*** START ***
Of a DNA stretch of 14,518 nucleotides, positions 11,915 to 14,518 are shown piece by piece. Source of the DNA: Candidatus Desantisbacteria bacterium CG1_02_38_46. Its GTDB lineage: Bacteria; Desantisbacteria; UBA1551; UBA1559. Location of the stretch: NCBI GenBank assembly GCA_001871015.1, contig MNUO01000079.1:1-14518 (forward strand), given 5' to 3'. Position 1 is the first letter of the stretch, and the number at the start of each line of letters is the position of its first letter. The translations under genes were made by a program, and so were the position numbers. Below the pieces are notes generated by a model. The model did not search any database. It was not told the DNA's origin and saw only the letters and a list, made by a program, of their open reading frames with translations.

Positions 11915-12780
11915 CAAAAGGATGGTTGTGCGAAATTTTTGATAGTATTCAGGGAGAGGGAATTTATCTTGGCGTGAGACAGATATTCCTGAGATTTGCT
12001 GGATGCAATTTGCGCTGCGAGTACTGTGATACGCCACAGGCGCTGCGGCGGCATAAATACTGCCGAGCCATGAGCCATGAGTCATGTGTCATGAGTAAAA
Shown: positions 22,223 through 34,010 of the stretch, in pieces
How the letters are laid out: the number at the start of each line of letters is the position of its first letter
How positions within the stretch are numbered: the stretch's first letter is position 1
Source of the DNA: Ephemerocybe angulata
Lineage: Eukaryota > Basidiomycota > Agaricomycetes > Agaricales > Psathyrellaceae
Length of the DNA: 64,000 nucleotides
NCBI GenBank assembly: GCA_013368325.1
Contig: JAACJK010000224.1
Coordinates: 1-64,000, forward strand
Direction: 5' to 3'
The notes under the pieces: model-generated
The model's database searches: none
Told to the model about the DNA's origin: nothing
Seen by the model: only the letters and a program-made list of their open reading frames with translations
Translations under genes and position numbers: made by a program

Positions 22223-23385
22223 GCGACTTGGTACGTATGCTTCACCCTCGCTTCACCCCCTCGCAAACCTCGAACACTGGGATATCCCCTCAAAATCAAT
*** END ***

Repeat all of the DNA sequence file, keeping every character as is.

Of a DNA stretch of 14,518 nucleotides, positions 11,915 to 14,518 are shown piece by piece. Source of the DNA: Candidatus Desantisbacteria bacterium CG1_02_38_46. Its GTDB lineage: Bacteria; Desantisbacteria; UBA1551; UBA1559. Location of the stretch: NCBI GenBank assembly GCA_001871015.1, contig MNUO01000079.1:1-14518 (forward strand), given 5' to 3'. Position 1 is the first letter of the stretch, and the number at the start of each line of letters is the position of its first letter. The translations under genes were made by a program, and so were the position numbers. Below the pieces are notes generated by a model. The model did not search any database. It was not told the DNA's origin and saw only the letters and a list, made by a program, of their open reading frames with translations.

Positions 11915-12780
11915 CAAAAGGATGGTTGTGCGAAATTTTTGATAGTATTCAGGGAGAGGGAATTTATCTTGGCGTGAGACAGATATTCCTGAGATTTGCT
12001 GGATGCAATTTGCGCTGCGAGTACTGTGATACGCCACAGGCGCTGCGGCGGCATAAATACTGCCGAGCCATGAGCCATGAGTCATGTGTCATGAGTAAAA
Shown: positions 22,223 through 34,010 of the stretch, in pieces
How the letters are laid out: the number at the start of each line of letters is the position of its first letter
How positions within the stretch are numbered: the stretch's first letter is position 1
Source of the DNA: Ephemerocybe angulata
Lineage: Eukaryota > Basidiomycota > Agaricomycetes > Agaricales > Psathyrellaceae
Length of the DNA: 64,000 nucleotides
NCBI GenBank assembly: GCA_013368325.1
Contig: JAACJK010000224.1
Coordinates: 1-64,000, forward strand
Direction: 5' to 3'
The notes under the pieces: model-generated
The model's database searches: none
Told to the model about the DNA's origin: nothing
Seen by the model: only the letters and a program-made list of their open reading frames with translations
Translations under genes and position numbers: made by a program

Positions 22223-23385
22223 GCGACTTGGTACGTATGCTTCACCCTCGCTTCACCCCCTCGCAAACCTCGAACACTGGGATATCCCCTCAAAATCAAT